Webinars and forums, panel discussions and tutorials, symposia and entire conferences are appearing each week via platforms such as Zoom. Everyone can be a broadcaster, and anyone can have a voice on the world wide web. Experts and teachers that were previously difficult to access due to geography or auditorium limitations are now available to all. I can start my day listening to a scientist in Singapore, followed by a public health expert in Europe. Then I can “jump in” to a discussion in Adelaide and finish up in my sister’s lounge room. It is dizzying and delightful and perfect.

Often for a very small fee, you can access lectures and teachers. With more people participating than ever before, those providing the education will have more students, more customers, maybe even more income than ever before.


For some, when they see the word Experience on my list of things to sell, they will comment, “that is the easiest of them all!”. I can see why- dining experiences and thrill experiences and spas and travel and escape rooms are all forms of entertainment and experiences that most people can imagine purchasing.

But it is a shared experience that is of high value both on my pinboard list and in the pandemic. The human experience is enhanced by shared experiences and those who find a common feeling or understanding will quickly form a lasting bond. As will those who face and solve problems together.

It’s how small talk works – commenting on things we each can see, feel, hear or do. The weather, the kids, public transport or the barista’s skill. Building rapport with one another.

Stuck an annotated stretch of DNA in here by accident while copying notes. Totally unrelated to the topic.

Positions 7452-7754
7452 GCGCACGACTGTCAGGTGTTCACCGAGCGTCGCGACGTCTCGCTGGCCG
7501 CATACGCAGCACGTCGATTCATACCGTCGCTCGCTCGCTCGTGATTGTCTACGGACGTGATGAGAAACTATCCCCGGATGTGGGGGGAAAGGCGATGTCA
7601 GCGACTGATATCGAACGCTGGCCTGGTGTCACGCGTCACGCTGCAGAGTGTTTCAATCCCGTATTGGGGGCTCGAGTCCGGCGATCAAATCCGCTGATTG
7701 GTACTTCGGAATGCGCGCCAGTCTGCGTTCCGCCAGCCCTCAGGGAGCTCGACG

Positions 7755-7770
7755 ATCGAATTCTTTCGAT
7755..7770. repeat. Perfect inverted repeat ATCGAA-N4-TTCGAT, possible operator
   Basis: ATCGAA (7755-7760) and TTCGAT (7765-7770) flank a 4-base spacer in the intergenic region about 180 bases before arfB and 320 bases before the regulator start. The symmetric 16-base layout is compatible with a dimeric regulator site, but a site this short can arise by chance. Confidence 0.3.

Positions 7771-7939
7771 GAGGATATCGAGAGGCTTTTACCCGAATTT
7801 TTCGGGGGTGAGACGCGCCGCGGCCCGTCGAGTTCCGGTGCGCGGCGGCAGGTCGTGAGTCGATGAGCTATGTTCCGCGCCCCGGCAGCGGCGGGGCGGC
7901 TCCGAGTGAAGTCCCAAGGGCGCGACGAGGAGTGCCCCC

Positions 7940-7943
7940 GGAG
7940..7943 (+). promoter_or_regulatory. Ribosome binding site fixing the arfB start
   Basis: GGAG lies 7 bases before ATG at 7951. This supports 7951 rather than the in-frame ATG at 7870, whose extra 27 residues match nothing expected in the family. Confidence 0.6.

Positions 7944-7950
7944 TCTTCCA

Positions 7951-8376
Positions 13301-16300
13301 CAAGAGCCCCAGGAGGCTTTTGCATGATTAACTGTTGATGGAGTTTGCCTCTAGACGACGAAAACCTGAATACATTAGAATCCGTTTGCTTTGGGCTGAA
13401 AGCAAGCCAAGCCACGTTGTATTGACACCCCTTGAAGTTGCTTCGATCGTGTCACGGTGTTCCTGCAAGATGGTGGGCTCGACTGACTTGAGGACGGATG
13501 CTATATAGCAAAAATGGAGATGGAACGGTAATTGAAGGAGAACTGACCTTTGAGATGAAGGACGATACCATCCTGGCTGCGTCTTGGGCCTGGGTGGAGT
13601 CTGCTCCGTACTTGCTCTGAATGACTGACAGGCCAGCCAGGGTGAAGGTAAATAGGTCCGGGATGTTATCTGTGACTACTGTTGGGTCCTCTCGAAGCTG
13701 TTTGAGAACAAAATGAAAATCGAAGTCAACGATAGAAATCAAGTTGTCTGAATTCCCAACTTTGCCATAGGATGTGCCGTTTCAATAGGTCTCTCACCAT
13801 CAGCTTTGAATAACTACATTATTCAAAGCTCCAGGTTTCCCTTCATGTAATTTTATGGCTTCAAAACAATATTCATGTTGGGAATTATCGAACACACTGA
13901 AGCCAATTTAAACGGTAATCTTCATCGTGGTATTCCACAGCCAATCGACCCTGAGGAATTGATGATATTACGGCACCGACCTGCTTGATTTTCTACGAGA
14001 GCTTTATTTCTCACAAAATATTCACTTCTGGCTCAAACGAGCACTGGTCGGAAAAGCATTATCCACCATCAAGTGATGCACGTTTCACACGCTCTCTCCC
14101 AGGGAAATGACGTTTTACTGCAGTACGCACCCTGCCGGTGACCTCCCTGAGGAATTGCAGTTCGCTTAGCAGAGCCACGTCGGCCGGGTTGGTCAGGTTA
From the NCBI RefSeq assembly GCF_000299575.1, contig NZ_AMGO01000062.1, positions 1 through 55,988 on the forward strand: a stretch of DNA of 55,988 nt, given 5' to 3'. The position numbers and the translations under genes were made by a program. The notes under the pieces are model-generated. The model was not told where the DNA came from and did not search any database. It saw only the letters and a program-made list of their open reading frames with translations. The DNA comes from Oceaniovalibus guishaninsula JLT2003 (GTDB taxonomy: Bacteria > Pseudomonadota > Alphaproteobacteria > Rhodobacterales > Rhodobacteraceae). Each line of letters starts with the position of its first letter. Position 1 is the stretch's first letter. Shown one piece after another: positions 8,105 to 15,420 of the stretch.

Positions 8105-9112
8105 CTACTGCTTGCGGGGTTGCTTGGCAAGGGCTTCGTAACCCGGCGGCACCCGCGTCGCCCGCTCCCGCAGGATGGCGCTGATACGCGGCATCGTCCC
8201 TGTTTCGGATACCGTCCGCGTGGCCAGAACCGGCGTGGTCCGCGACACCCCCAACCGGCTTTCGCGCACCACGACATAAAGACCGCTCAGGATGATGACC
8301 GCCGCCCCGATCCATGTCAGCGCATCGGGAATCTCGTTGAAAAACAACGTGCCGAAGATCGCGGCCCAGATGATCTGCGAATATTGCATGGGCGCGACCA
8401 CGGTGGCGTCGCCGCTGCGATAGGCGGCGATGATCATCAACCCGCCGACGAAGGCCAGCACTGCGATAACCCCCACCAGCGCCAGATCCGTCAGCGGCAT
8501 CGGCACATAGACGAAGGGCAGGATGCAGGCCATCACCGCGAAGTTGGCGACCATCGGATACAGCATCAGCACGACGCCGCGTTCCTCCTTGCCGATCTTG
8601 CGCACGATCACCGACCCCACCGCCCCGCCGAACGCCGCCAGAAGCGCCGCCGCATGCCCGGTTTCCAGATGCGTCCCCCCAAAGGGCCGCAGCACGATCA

And it can be how big, multi-million-dollar deals or industries are made. Like a tennis player lamenting about how many racquets he goes though and a racquet manufacturer lamenting over sluggish sales. Both parties value quality tennis. Both enjoy the summer sport. Both wish to experience a better version of themselves. Each has value to give to the other. They can each solve a problem for the other. The best part? They each add to the other, they both win.

If I were there, back at my workplace desk, I’d also see a highlights reel. Visual representation of recent successes. Examples of connections that sing. Education that creates impact and Experiences that generate stories, the language of all humans.

This pandemic will generate stories too.

If not visible already, successes will come.

And I, for one, will have learned more than I ever have in my life.


What have you learned lately? I’d love to hear your tales of learning, the pandemic, snaps from your highlights reel or something you just discovered.


Would you like to write for Recruitment Central? Contact us to discuss.

About Catherine Whelan, Senior Manager, Strategic Partnerships, Asthma Australia

Catherine is the Senior Manager for Strategic Partnerships with Asthma Australia, she utilises partnerships to empower people to manage their asthma, so they can live a life uninhibited. She is passionate about ensuring partnership channels are delivering for all parties. Based in Melbourne, she is also a wine buff and learning to be a fluent French speaker.

The team at Recruitment Central have had the pleasure of working with Catherine on her recruitment projects.